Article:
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Dear Jack et al

The sales figure I generally heard used for Wolfgang's original  
slantside was 10000 units. I suspect this was already more than  
amplified, so 15000 is way too generous, even though they only sold  
for USD150 to begin. (Calhoun?)

The instrument you've found from 1972 probably reflects the early  
influence of David Jacques Way because Wolfgang had already sold the  
company and was established in Devon by then. The next overdue  
improvement was a bentside!

The kits were a very accessible way to harpsichord ownership as Andrew  
remarked, but we must remember the world has changed in many ways  
since then. Harpsichords were quite counter-cultural in the 1960s, and  
I believe the huge kit market in the States, satisfied by several  
companies, was spawned largely by the desire for enthusiasts to have  
something to keep them occupied in their basement over the inclement  
long winter months. The kits were really a phenomenon of the 1960s and  
70s. I built my first with my father's help in 1979.

When a certain critical mass of serious musicians really came to terms  
with the harpsichord along with "Early Music", the focus changed from  
kits to finished instruments. This probably was happening by the  
mid-1980s. The days in the late 70s producing models like the  
Zuckermann Flemish Single IX and X in runs of 500 sets of parts are  
long gone.

Having said that, those of use closely involved with the instruments  
from THE PARIS WORKSHOP are still enthusiastic about the kit concept  
and believe that there are still people who love to get involved in  
the making of their own harpsichords. But the design and materials of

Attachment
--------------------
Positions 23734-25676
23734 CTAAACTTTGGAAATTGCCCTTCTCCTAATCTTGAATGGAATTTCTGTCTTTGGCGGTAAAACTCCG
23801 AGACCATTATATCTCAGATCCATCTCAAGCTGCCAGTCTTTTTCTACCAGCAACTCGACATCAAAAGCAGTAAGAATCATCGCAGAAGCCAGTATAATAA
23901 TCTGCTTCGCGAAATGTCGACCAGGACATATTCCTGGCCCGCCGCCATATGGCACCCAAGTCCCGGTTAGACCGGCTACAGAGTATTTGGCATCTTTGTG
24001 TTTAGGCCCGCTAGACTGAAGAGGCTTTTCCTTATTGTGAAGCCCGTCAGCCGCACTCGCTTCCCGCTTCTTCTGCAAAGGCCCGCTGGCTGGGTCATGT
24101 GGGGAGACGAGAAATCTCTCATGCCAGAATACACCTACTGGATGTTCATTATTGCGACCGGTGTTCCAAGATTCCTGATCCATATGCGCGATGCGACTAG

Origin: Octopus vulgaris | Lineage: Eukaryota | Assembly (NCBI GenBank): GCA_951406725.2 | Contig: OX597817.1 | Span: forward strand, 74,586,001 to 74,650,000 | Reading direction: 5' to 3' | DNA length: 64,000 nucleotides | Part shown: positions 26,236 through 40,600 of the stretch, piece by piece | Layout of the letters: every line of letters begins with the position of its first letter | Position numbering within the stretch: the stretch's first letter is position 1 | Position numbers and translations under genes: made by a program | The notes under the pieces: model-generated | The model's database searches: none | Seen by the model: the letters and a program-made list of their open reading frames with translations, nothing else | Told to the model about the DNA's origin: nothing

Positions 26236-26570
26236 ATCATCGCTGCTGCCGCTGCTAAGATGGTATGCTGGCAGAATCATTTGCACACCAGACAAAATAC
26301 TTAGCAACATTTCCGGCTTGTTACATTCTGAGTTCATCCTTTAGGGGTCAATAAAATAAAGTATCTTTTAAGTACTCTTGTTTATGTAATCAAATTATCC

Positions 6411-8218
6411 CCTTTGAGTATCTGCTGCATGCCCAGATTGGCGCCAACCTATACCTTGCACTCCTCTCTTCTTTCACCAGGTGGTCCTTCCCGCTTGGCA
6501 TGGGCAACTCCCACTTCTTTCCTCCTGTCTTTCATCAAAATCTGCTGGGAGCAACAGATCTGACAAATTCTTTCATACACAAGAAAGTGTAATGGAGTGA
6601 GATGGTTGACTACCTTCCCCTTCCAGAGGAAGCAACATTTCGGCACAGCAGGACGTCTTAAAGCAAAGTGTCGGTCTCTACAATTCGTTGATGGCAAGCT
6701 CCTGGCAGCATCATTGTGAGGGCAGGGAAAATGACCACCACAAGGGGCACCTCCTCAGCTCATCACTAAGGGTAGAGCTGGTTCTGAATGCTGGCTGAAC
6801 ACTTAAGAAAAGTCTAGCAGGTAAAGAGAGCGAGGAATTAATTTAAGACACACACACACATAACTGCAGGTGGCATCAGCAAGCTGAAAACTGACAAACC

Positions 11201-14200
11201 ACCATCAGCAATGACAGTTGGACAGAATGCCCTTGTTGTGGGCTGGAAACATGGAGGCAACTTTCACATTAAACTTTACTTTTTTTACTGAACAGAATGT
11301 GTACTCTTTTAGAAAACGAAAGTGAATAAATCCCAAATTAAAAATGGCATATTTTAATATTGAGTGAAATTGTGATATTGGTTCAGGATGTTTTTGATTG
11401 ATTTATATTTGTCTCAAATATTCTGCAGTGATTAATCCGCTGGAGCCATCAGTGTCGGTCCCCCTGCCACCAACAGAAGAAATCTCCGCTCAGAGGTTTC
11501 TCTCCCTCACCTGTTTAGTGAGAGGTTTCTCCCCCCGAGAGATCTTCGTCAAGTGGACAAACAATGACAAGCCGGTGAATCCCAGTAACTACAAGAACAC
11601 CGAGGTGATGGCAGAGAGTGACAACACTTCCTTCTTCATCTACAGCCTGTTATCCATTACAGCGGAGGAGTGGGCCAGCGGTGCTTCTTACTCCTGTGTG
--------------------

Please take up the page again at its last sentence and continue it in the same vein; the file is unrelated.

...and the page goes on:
our own instruments are a far cry from Wolfgang's original production.  
The work of all makers has improved since that time, of course.

Some of my colleagues suggest that the stepping stone into the  
harpsichord world provided by Wolfgang's kit in the 1960s, is being  
emulated today not by the kits, but by the prolific and inexpensive  
finished instrument production of certain makers. There is also the  
secondhand market including eBay. I personally think we are probably  
too close to the phenomenon to be entirely dispassionate--ask me again  
in twenty years.

As for the Fortepiano, that has an interesting social history in  
itself, with the key figure being Phil Belt first selling his design  
to Frank Hubbard who engineered it for production, then going to work  
in Stonington for David Way and coming up with the Zuckermann "Stein"  
kit. Two hundred of those were produced in a single batch in  
Philadelphia I think around 1979--the last output from that facility  
and probably twice as many as needed for the market because it took   
more than a decade to sell them all. Phil's ex-wife Maribel Meisel who  
co-authored the New Grove article was still working in Stonington when  
I was there from 1983. Hendrik might be able to tell us how many  
Fortepiano kits Frank produced.

At TPW, we have recently made a small run of Fortepiano parts, but we  
don't advertize them. They are really not kits. I've not written a  
manual for them, and we only supply them to professional makers on  
special order. Yes, they might seem expensive (about EUR9000 for  
export), but not unduly so for parts produced from better quality  
materials and in runs of less than a dozen compared to the hundreds of  
the past.

May the harpsichord long survive, and outlive us all.

Regards

CB

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